BEIJING, Oct. 19, 2023 /PRNewswire/ — The Belt and Road Initiative (BRI) is expected to bring people together, build trust and make common efforts to make our world a better place to live for everyone, restoring the principles of the old great Silk Road and bringing “a real Eurasian revolution” over the past 10 years, Djoomart Otorbaev, former prime minister of Kyrgyzstan, told the Global Times in an exclusive interview on the sidelines of the third Belt and Road Forum for International Cooperation in Beijing.
During the first 10 years, the BRI became a real global initiative. Ten years ago, when Chinese President Xi Jinping first proposed the initiative during a trip in Central Asia, we were expecting it would restore the principles of the old Great Silk Road of trade between China and Europe when Central Asia was a center of civilization and an extremely developed part of the world at that time, as we were not landlocked but a land-connected area, Otorbaev said.
“Ten years ago, we were quite enthusiastic that we may consider to be returning to the good times – the old great Silk Road,” he said, noting that a major phenomenon when it comes to achievements of the BRI is “a real Eurasian revolution.”
Over the past 10 years, a very efficient railroad bridge between China and Europe has been built through Central Asia, enabling business and logistics to explore new opportunities to trade through rail, which has become very efficient, the former prime minister of Kyrgyzstan said.
Central Asia will slowly become a transport hub between Asia and Europe, which will give the region better conditions for trade and a lot of opportunities to improve the regional economic situation. “Soon, Central Asia will transform itself from a landlocked to a land-connected area, not only in West-East connection but in North-South, as well.”
In 2022, the number of trains passing between Europe and China reached 16,000, Otorbaev said, noting that these numbers will continue growing this year.
Within the framework of the BRI, the development of a project for the construction of the China–Kyrgyzstan–Uzbekistan railway will begin, which Otorbaev has high expectations for, as it will shorten the distance between Europe and Asia by some 900 kilometers. “Although the landscape of the construction is difficult as there are mountains, but I have been to Laos and have seen in my own eyes the newly built China–Laos railroad also [goes] through the mountains,” he said.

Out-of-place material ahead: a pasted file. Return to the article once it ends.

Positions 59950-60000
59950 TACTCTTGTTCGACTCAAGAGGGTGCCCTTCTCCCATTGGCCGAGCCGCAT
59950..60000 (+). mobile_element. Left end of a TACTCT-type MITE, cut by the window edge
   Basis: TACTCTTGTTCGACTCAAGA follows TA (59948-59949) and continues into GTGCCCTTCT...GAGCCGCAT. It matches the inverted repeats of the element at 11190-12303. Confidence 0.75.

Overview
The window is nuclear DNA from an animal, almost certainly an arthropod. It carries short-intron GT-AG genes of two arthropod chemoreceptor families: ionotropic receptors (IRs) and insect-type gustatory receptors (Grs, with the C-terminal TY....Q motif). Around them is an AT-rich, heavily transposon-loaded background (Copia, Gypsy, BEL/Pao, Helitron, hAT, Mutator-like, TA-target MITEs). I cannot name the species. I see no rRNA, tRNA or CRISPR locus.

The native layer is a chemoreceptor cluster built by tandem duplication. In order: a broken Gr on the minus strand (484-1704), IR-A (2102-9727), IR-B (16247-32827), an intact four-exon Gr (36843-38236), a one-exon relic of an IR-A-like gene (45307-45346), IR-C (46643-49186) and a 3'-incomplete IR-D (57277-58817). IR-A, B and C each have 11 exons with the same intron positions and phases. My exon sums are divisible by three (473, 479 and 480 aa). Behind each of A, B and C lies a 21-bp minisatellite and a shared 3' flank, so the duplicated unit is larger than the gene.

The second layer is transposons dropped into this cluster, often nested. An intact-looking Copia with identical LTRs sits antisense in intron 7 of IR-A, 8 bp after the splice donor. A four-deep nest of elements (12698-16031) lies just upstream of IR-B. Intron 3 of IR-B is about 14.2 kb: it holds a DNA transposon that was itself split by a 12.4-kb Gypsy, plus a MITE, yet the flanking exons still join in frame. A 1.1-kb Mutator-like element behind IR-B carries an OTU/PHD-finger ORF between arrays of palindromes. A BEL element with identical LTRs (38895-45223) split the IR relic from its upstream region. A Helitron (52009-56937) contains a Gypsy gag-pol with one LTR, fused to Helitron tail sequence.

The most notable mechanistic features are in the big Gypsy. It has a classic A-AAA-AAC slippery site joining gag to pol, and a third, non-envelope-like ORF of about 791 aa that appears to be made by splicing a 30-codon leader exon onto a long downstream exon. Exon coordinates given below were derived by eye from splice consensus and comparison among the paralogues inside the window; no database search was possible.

“If it’s achieved in Laotian territory with more than 1,000 kilometers, it can be achieved in Central Asia with [a line of] 280 kilometers through the mountains. It will be very bright, efficient result of the initiative, especially important for Central Asia,” he said.
In his new book Central Asia’s Economic Rebirth in the Shadow of the New Great Game, he analyzed of the influence of different economic powers on Central Asia, and surprisingly, he found China is not yet the biggest investor there, he said. “The BRI is not yet realizing all its potential. The BRI has not yet become an enormous contributor to our economy, but it will come.”
The Third Belt and Road Forum for International Cooperation (BRF) is being held in Beijing from Tuesday to Wednesday, as the year marks the10th anniversary of the BRI. As China has signed BRI cooperation documents with more than 150 countries and over 30 international organizations, it also the time and the main priority for the forum to discuss what is next, what lessons learned and achievements received and what should be improved, Otorbaev said.
“What I would like to underline is that we have to target so-called high-quality Belt and Road. It’s not necessarily only trade of energy, resources or not only transport connectivity, but we have to establish people-to-people connectivity,” he said, noting that young, talented people must be pushed to the fore in being innovators of the 21st century.
While some observers often refer to Central Asia’s five countries as Russia’s sphere of influence, Otorbaev believes that China and Russia now have good political relations, and they behave differently in Central Asia depending on national interests. “We are in good relations with both China and Russia,” he said.
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